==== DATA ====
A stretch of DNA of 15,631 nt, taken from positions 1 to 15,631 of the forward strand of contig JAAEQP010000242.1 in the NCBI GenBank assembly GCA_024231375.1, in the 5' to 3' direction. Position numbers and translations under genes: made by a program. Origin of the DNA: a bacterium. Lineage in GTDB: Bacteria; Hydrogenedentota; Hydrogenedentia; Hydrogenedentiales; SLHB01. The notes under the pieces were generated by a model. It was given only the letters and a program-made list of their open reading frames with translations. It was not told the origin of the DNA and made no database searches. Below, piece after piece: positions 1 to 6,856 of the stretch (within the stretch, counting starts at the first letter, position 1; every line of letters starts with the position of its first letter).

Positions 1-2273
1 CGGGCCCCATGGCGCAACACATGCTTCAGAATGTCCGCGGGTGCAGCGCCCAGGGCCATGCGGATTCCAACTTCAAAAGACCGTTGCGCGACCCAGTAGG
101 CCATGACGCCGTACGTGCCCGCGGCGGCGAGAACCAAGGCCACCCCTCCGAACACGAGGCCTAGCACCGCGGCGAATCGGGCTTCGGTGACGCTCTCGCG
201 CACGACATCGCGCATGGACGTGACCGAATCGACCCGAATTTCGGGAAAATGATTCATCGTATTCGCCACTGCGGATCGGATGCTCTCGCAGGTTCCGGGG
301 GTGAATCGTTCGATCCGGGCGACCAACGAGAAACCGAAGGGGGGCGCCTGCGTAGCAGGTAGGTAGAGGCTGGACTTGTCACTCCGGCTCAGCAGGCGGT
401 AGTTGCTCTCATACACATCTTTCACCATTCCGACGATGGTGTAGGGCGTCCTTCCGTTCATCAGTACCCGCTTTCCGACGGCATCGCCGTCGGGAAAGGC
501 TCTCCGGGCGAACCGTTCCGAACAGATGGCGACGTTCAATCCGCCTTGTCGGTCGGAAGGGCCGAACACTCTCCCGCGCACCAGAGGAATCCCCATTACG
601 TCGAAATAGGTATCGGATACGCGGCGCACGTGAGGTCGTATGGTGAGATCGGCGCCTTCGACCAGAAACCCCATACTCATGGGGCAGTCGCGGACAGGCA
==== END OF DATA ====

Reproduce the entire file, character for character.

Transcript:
A stretch of DNA of 15,631 nt, taken from positions 1 to 15,631 of the forward strand of contig JAAEQP010000242.1 in the NCBI GenBank assembly GCA_024231375.1, in the 5' to 3' direction. Position numbers and translations under genes: made by a program. Origin of the DNA: a bacterium. Lineage in GTDB: Bacteria; Hydrogenedentota; Hydrogenedentia; Hydrogenedentiales; SLHB01. The notes under the pieces were generated by a model. It was given only the letters and a program-made list of their open reading frames with translations. It was not told the origin of the DNA and made no database searches. Below, piece after piece: positions 1 to 6,856 of the stretch (within the stretch, counting starts at the first letter, position 1; every line of letters starts with the position of its first letter).

Positions 1-2273
1 CGGGCCCCATGGCGCAACACATGCTTCAGAATGTCCGCGGGTGCAGCGCCCAGGGCCATGCGGATTCCAACTTCAAAAGACCGTTGCGCGACCCAGTAGG
101 CCATGACGCCGTACGTGCCCGCGGCGGCGAGAACCAAGGCCACCCCTCCGAACACGAGGCCTAGCACCGCGGCGAATCGGGCTTCGGTGACGCTCTCGCG
201 CACGACATCGCGCATGGACGTGACCGAATCGACCCGAATTTCGGGAAAATGATTCATCGTATTCGCCACTGCGGATCGGATGCTCTCGCAGGTTCCGGGG
301 GTGAATCGTTCGATCCGGGCGACCAACGAGAAACCGAAGGGGGGCGCCTGCGTAGCAGGTAGGTAGAGGCTGGACTTGTCACTCCGGCTCAGCAGGCGGT
401 AGTTGCTCTCATACACATCTTTCACCATTCCGACGATGGTGTAGGGCGTCCTTCCGTTCATCAGTACCCGCTTTCCGACGGCATCGCCGTCGGGAAAGGC
501 TCTCCGGGCGAACCGTTCCGAACAGATGGCGACGTTCAATCCGCCTTGTCGGTCGGAAGGGCCGAACACTCTCCCGCGCACCAGAGGAATCCCCATTACG
601 TCGAAATAGGTATCGGATACGCGGCGCACGTGAGGTCGTATGGTGAGATCGGCGCCTTCGACCAGAAACCCCATACTCATGGGGCAGTCGCGGACAGGCA